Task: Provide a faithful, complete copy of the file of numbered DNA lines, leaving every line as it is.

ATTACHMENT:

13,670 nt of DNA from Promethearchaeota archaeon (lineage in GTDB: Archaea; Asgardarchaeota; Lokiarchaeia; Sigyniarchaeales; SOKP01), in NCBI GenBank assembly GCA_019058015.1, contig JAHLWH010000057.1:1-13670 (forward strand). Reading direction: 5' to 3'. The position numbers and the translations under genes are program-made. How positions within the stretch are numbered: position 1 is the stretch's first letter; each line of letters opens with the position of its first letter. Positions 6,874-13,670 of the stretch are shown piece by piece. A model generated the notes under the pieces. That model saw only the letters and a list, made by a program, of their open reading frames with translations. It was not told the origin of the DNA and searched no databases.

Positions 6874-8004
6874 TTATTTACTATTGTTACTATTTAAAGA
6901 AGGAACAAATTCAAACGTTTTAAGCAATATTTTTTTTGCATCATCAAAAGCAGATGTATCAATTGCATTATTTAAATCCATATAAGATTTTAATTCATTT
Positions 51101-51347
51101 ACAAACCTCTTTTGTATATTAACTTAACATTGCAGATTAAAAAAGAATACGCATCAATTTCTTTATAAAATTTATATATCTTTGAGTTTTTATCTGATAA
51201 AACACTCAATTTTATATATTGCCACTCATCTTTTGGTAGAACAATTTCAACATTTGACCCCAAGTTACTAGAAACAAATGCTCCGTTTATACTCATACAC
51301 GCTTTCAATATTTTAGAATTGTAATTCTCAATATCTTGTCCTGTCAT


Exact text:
13,670 nt of DNA from Promethearchaeota archaeon (lineage in GTDB: Archaea; Asgardarchaeota; Lokiarchaeia; Sigyniarchaeales; SOKP01), in NCBI GenBank assembly GCA_019058015.1, contig JAHLWH010000057.1:1-13670 (forward strand). Reading direction: 5' to 3'. The position numbers and the translations under genes are program-made. How positions within the stretch are numbered: position 1 is the stretch's first letter; each line of letters opens with the position of its first letter. Positions 6,874-13,670 of the stretch are shown piece by piece. A model generated the notes under the pieces. That model saw only the letters and a list, made by a program, of their open reading frames with translations. It was not told the origin of the DNA and searched no databases.

Positions 6874-8004
6874 TTATTTACTATTGTTACTATTTAAAGA
6901 AGGAACAAATTCAAACGTTTTAAGCAATATTTTTTTTGCATCATCAAAAGCAGATGTATCAATTGCATTATTTAAATCCATATAAGATTTTAATTCATTT
Positions 51101-51347
51101 ACAAACCTCTTTTGTATATTAACTTAACATTGCAGATTAAAAAAGAATACGCATCAATTTCTTTATAAAATTTATATATCTTTGAGTTTTTATCTGATAA
51201 AACACTCAATTTTATATATTGCCACTCATCTTTTGGTAGAACAATTTCAACATTTGACCCCAAGTTACTAGAAACAAATGCTCCGTTTATACTCATACAC
51301 GCTTTCAATATTTTAGAATTGTAATTCTCAATATCTTGTCCTGTCAT